Udodirim pushed a snort from her wide brim nose at the excuse. “You are a woman and so, were born ready for marriage. Time passes for a woman oh. And for one who’s not to be found in her father’s house, there are even more limited choices.”

“I will try my luck at other places. There must be work for me somewhere. Thank you, Udodirim.” When criticisms of her not living in her father’s house arose, she often withdrew.

“There are many ways God can open his doors to us, Ndubuisi. We must not fix our eyes in one direction.” The crusty voice carried a note of compassion.

Ndubuisi nodded. “Thank you for the counsel, Udodirim. I’ll be on my way now.”

Another unsuccessful trial. And this one with a clear revelation that Udodirim would never hire her to work in her kitchen. Which way should she head now? Ndubuisi’s steps dragged along the sandy road, her legs heavy underneath her thin frame.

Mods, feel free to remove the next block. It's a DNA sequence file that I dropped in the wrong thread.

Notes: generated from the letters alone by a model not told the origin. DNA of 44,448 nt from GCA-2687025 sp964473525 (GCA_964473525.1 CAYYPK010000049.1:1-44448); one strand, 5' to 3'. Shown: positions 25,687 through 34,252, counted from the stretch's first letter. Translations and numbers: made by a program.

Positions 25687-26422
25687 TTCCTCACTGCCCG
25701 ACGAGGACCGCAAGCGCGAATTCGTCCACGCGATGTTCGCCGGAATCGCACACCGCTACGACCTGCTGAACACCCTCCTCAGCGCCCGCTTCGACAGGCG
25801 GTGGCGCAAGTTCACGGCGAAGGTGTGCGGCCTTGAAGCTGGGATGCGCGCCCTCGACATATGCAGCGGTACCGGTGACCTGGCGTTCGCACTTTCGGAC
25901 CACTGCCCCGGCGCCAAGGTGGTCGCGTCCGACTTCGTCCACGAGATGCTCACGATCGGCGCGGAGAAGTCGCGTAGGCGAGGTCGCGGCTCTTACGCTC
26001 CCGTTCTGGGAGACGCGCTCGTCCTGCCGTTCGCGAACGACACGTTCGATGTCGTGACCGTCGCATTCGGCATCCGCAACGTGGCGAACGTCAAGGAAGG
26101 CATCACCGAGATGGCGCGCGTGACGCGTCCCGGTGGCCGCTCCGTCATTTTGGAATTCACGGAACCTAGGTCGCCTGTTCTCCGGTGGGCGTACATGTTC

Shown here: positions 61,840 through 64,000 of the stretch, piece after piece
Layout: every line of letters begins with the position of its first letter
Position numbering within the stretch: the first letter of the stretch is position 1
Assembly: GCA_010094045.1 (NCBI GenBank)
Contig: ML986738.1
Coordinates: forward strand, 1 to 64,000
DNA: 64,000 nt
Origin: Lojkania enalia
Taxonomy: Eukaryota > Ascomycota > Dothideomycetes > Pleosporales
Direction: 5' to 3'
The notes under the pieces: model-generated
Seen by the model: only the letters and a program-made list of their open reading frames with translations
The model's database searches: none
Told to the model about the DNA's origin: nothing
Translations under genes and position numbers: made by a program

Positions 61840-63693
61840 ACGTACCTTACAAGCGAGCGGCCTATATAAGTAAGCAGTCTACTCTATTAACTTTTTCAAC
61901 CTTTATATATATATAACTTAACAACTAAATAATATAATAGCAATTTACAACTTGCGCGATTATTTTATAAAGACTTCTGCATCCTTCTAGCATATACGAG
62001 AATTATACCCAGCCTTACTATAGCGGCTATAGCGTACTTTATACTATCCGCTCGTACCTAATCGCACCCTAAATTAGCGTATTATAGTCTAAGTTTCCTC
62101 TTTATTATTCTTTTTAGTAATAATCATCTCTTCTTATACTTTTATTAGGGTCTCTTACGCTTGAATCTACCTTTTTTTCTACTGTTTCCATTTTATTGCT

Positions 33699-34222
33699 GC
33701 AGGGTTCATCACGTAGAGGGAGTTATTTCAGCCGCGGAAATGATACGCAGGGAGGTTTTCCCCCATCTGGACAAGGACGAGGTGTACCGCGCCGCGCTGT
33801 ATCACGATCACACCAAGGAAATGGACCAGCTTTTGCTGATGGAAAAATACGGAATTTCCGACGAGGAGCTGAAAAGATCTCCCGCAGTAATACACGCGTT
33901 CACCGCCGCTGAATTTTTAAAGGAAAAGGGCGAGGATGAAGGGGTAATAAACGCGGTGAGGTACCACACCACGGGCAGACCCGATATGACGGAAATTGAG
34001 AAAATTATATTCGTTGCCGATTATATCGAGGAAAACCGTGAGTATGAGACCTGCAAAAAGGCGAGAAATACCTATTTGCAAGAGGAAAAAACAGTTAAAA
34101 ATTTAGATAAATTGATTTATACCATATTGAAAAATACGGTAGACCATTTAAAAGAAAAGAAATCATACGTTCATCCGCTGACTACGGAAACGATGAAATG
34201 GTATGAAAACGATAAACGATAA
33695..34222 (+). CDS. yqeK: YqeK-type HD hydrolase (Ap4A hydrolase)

Had leaving her father’s house been a bright idea?

No. She absently gave her head a shake. She would not second-guess her decision. Not now. If she had remained, she’d probably be on the streets now, roaming and stark mad. Leaving had been the wisest, and most courageous, thing she had ever done.


Ndubuisi halted and jerkily turned around. She had been so preoccupied with her thoughts that she had not noticed Onyema. “Onyema.” She did like when he called her ‘Ndu’m’ like she belonged to him. “You startled me. I did not notice you.”

“You seemed deep in thought.” He was a man near his thirties and built like one who walked long distances, lean with thin scraps of muscles strewn along his arms and legs. “I called you twice before you stopped. Where are you coming from?”

“From Udodirim’s.” He was dressed like he always was, in an oversized local fabric sewn trousers and a washed out T-shirt. “I went in search for work. But she does not need another kitchen hand.”

“Ndu’m, but you do not need to seek work in Udodirim’s canteen or in any other woman’s canteen for that matter. If it is canteen business you’re interested in, you tell me and I will open one for you.”